Your Image Alt Text

Hampstead Garden Opera

The Secret Marriage
4.0Reviewer's Rating

The Secret Marriage is one of those lost treasures of late eighteenth century opera. First performed in Vienna in 1792 it was popular all over Europe for a few years then disappeared from the stage. There are a couple of fine recordings but London is fortunate to have wonderful small opera companies like Hampstead Garden Opera willing to take the risk of putting on stage such rare treats. And, though this is no masterpiece, it is a thoroughly entertaining evening of comic opera with a story full of fun and mischief and some fizzing music.

Geronimo has wealth, two daughters and a desire to buy his way up the social climbers’ ladder. With the help of his manservant, Paulino, he lines up the impecunious Count Robinson to marry his older daughter Elisetta but, when he arrives, the count’s roving eye is caught by the younger, Carolina. Both girls are appalled, Elisetta because she desperately wants to be a countess and Carolina because she has secretly married Paulino. The sixth character is Geronimo’s sister, Fidalma, a rich widow who has a secret passion for Paulino herself.  The plot then revolves around the series of misunderstandings about who loves who and who knows what before – as in all proper opera buffa – we arrive at a happy-ish ending.

Photo: Laurent Compagnon

Jackson Lane provides a satisfactory space both for the action and – on a gallery above the stage – for an excellent chamber orchestra under the baton of the admirable music director Chris Hopkins. A simple set of archways, curtains, and chairs are entirely enough to convey the nature of the Geronimo household and the action – the entrances and exits essential for a farcical set of misunderstandings and even a fist fight between the two sisters – is well choreographed by director Sinead O’Neill. Best of all the story is told clearly and in a way that allows the singers every chance to shine.

Part of HGO’s mission is to provide young singers with the opportunity to sing roles in fully staged productions. Whilst this is an admirable aim, it sometimes leads to casting decisions that create difficult demands.  Geronimo and Fidalma really do need to look a little older than the four lovers. On the press night (there are two alternating casts) Daniel Rudge sang Geronimo and Racheal Cox sang Fidalma and, while both sang with plenty of musicality and attention to text, even in some of the testing patter songs, they didn’t entirely convince as father and aunt. At one point it seemed entirely credible that Paulino might be tempted to transfer his affection to Fidalma – that cannot be right. Holly Brown and Madeleine Allsop were feisty and convincing as the warring sisters. Despite her “interesting condition” Carolina’s appetite for affection seemed a bit overwhelming for Paulino, played with a somewhat bewildered air by Andy Powis. Dan D’Souza swaggered his way through the role of the easily-influenced Count Robinson but relished his opportunities to show just how good is his mellow baritone voice. Indeed, for me, the highlights of the performance were in some wonderful moments when the six singers did full justice to Cimarosa’s music – the ensemble when the family is on the verge of sending Carolina to a convent was superb.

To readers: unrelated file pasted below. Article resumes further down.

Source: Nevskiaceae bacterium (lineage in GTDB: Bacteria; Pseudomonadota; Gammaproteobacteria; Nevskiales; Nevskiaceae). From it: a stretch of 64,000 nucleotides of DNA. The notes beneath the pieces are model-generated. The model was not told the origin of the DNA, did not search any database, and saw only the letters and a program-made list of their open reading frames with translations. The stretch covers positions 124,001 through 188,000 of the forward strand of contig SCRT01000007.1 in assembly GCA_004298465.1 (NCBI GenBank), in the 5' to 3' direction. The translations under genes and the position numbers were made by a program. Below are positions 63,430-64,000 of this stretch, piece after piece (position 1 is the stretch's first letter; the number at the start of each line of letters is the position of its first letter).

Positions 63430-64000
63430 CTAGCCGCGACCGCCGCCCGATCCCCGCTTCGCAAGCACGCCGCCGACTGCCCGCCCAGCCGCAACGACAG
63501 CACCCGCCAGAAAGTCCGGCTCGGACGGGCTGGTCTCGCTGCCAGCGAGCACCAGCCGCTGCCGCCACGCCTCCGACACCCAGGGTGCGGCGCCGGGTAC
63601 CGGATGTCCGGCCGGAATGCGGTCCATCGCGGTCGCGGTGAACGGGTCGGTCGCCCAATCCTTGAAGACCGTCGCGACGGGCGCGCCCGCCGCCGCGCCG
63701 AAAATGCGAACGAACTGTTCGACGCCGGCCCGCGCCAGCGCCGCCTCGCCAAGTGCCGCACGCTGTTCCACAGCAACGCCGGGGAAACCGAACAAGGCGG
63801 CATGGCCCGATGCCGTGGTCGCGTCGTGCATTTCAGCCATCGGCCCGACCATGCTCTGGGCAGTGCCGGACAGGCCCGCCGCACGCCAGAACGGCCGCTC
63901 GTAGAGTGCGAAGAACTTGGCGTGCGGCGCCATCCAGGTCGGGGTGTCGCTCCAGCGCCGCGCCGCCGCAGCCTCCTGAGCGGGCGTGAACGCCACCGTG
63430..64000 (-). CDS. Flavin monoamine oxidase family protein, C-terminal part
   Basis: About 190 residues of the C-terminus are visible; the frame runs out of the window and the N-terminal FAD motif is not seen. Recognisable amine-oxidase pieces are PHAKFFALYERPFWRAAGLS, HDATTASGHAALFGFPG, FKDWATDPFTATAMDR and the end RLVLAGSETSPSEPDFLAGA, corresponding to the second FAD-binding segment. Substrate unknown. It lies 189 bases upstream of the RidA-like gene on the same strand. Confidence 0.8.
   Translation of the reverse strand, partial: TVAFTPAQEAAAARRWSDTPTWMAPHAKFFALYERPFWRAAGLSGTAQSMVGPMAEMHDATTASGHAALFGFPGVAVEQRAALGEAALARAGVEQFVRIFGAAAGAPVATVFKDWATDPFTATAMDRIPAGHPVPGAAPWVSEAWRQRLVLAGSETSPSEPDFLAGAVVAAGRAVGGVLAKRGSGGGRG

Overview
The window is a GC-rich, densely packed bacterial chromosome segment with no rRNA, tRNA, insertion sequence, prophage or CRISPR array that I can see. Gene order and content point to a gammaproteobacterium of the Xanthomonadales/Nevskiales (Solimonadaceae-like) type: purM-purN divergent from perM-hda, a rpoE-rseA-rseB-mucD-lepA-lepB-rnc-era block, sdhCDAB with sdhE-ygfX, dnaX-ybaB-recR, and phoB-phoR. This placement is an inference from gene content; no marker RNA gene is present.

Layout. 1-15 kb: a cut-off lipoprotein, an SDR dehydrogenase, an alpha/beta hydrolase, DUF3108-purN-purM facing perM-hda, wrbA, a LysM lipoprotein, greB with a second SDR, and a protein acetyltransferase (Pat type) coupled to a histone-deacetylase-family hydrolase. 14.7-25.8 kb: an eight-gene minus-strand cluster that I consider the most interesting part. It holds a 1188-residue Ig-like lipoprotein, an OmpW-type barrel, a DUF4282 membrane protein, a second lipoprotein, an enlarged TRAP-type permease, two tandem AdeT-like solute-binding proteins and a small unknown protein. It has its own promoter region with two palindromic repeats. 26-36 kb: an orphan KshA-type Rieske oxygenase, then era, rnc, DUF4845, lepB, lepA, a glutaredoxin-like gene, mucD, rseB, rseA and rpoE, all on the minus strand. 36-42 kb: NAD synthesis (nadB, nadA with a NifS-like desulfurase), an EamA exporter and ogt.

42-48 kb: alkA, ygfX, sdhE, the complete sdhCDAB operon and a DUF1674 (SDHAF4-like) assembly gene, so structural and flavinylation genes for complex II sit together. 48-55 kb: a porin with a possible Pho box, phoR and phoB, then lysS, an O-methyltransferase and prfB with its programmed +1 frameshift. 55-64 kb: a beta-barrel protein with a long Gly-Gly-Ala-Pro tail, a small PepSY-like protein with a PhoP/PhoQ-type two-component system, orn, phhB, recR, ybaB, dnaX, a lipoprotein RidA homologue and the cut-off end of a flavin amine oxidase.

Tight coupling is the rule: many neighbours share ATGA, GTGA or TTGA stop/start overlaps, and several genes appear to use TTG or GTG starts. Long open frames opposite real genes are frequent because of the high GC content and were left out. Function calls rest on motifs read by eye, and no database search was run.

It’s perhaps unfair to compare Cimarosa with Mozart but given that The Secret Marriage was premiered only two years after Cosi Fan Tutte – and two months after Mozart’s death – it is almost unavoidable. The opera offers fun but lacks any of the moments of musical depth Mozart finds even in comedy. Even so, this production is a real achievement for HGO and its young singers – and well worth a ticket or two.

  • Opera
  • By Domenico Cimarosa
  • Directed by Sinead O’Neill
  • Libretto by Giovanni Bertati, translated by Donald Pippin
  • Cast includes: Holly Brown, Andy Powis, Madeleine Allsop, Dan D’Souza, Rachael Cox, Daniel Rudge
  • Hampstead Garden Opera
  • Until 25th November 2018

About The Author

Reviewer (UK)

Owen Davies was brought up in London but has Welsh roots. He was raised on chapel hymns, Handel oratorios and Mozart arias. He began going to the theatre in the 1960s and, as a teenager, used to stand at the back of the Old Vic stalls to watch Olivier's National Theatre productions. He also saw many RSC productions at the Aldwych in the 1960s. At this time he also began to see operas at Covent Garden and developed a love for Mozart, Verdi and Richard Strauss. After a career as a social worker and a trade union officer, Owen has retired from paid employment but is a student at Rose Bruford College studying for a BA in Opera Studies.

Related Posts

Continue the Discussion...